Emotionally Branding Films and Cricket

Everything I know about emotional branding, I learnt from cricket.


I’m a filmmaker. I’ve only made one feature film, so that doesn’t really allow me to call myself a professional. But since I do have a film under my belt, I allow myself the guilty pleasure of calling myself a filmmaker.

But what in the world am I doing trying to relate “emotional branding” and “cricket”? And why in the world should you care?

You see, I don’t think one is a professional at something until one can work the clock, and get paid for it. If you can’t write a script under pressure (think Misery or Adaptation), and make money off it, you ain’t a professional. And the hardest thing in this world besides landing a rover on mars, is making money from making films! Ok, I exaggerate, there certainly are more difficult things than recovering your investment in film, like curing cancer, but by golly (oops that’s my imperial conditioning asserting itself), it sure comes close!


And this is where the idea of emotional branding took hold in my mind. The problem was simple. How could I, who is so passionate about my film, transfer that passion into another human being – well, atleast enough to get them into a theatre to watch it. The marketing gurus say that this can be done through emotional branding. And I quote from the book by Gobe : “Emotional Branding is the conduit by which people connect subliminally with companies and their products in an emotionally profound way.”

Wow! Cool! Nice! But. how do I do it?

Thing is that I really didn’t know how to translate these ideas into action. I didn’t even know what being emotionally branded truly felt like. Until I started to observe myself watching a cricket game. The one in question being a cricket match between India and Australia.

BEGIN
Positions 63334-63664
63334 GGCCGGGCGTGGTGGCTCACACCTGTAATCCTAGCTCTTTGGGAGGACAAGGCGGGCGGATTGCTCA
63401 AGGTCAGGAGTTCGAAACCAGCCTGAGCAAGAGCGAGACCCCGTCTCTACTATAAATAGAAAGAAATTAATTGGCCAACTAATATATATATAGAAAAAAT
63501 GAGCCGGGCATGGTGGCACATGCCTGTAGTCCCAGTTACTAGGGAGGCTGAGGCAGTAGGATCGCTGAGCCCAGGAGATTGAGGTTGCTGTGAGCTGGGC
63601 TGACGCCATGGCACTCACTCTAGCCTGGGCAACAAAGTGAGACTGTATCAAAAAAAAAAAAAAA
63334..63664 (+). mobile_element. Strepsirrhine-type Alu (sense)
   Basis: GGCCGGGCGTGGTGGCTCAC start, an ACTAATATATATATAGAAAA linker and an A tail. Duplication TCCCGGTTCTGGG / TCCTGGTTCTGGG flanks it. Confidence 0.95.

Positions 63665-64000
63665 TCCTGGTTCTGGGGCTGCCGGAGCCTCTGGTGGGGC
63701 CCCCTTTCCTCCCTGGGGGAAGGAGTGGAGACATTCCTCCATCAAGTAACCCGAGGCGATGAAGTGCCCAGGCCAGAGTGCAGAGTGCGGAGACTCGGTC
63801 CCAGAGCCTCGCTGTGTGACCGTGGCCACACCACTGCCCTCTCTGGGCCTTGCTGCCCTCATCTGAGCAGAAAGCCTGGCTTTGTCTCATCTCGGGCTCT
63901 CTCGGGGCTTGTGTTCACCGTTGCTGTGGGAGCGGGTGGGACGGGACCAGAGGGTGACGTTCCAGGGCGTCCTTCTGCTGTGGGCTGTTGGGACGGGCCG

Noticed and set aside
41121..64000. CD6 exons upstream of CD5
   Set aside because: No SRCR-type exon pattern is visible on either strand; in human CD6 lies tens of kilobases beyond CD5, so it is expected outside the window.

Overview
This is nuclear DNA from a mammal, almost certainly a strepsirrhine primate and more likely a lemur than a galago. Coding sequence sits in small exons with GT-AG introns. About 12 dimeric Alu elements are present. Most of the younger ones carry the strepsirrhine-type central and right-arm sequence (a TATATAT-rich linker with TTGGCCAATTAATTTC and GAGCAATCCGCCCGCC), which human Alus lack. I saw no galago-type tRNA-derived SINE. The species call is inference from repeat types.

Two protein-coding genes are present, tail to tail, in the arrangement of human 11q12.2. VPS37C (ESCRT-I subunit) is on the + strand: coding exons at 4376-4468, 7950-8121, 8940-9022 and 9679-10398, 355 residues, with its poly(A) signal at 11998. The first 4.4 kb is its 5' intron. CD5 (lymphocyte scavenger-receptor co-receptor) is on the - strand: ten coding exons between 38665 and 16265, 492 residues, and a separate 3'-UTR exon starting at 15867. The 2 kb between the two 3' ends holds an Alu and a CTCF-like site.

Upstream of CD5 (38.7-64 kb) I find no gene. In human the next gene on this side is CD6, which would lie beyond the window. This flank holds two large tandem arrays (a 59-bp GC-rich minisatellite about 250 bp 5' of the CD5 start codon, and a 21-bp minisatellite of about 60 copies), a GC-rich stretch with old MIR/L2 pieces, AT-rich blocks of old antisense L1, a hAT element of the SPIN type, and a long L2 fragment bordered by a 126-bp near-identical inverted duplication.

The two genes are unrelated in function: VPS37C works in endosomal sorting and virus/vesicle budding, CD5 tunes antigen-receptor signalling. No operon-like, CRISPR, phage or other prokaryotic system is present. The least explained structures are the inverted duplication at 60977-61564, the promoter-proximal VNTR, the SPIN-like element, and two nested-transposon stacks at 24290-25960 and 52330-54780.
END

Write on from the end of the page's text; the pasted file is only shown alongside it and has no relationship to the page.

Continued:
The stadium was filled with Aussies of all shapes and forms, in all types of costumes – even a whole group dressed as croc feeders with little plastic babies placed way too close to the croc’s mouth (you’ll know the story behind this only if you read trivial news items like I do). And among them, the Indians, little pockets of color I felt strongly connected to. Well, atleast for the duration of the match…
When they cheered, I cheered too. And when we lost a wicket, I cursed as loudly as they did, even if it was in the solitary confines of my living room. I watched myself, in a surreal (and embarrassing) out-of-body experience, leaping out of my chair, thrusting my fist victoriously towards the sky (skylight in my case) when VVS Laxman (incidentally from my hometown of Hyderabad) delivered a boundary to make his century and take the team total over 300 on the very last ball of the innings.

“Yes!” I exulted.

“Yes! Yes! Oh Yes!”

Folks, it was better than whatever Meg Ryan had in that movie, you know, When Harry Met Sally. it was way better.

But what was even better was that I finally made the connections. The neurons in my brain sluggishly but surely started networking. Action potentials surged along the Axons and Dendrites and suddenly, there was light!
I got it! I got “Emotional Branding!” 
Without going into the whole politico-socio-existential debate about nation-states, and our conditioned branding and hence, loyalty to such concepts, was the more simpler understanding of what emotional branding really felt like, when you were, well, emotionally branded!

I am Indian. And as much as I love my friends down under, I would be very unhappy if they won. My loyalty was to the Indian brand.

This brand was filled with more brands like Yuvraj, Tendulkar, and even the new kid on the block Rohan Gavaskar.


I’d protect them as fiercely as a mother would her child, and turn against them if they lost a match, as savagely as a lifelong democrat in Florida would against Bush, but by God, I’d never, ever change brands!

I, ladies and gentleman, am proud to declare that I, Nikhil Kamkolkar, am emotionally branded. And damn proud of it too!

And so are the Aussies! A sign in the crowds said – “You’ve got your Hindu (sic), but we’ve got CHRIST-ianity” – an obvious hreference to Mr. Gilchrist, one of the players on the Aussie team. In the end, they had their brands. And I had mine. And neither of us would ever switch.

This is the closest I’ve come to Enlightenment. I’ll never become the Gautama, but hell, I don’t need to achieve Moksha, I just need to find a way to get people to come out and see my movie. Unfortunately though, the understanding brings me no closer to action. It only gives me the yardstick with which to measure if the actions I take can be classified as successful, or dismal failures. I still have to find a conduit that will have you (as willingly as I have in the case of cricket) allow yourself to be emotionally branded and in love-love with my movie, Indian Cowboy: A Love Story.  

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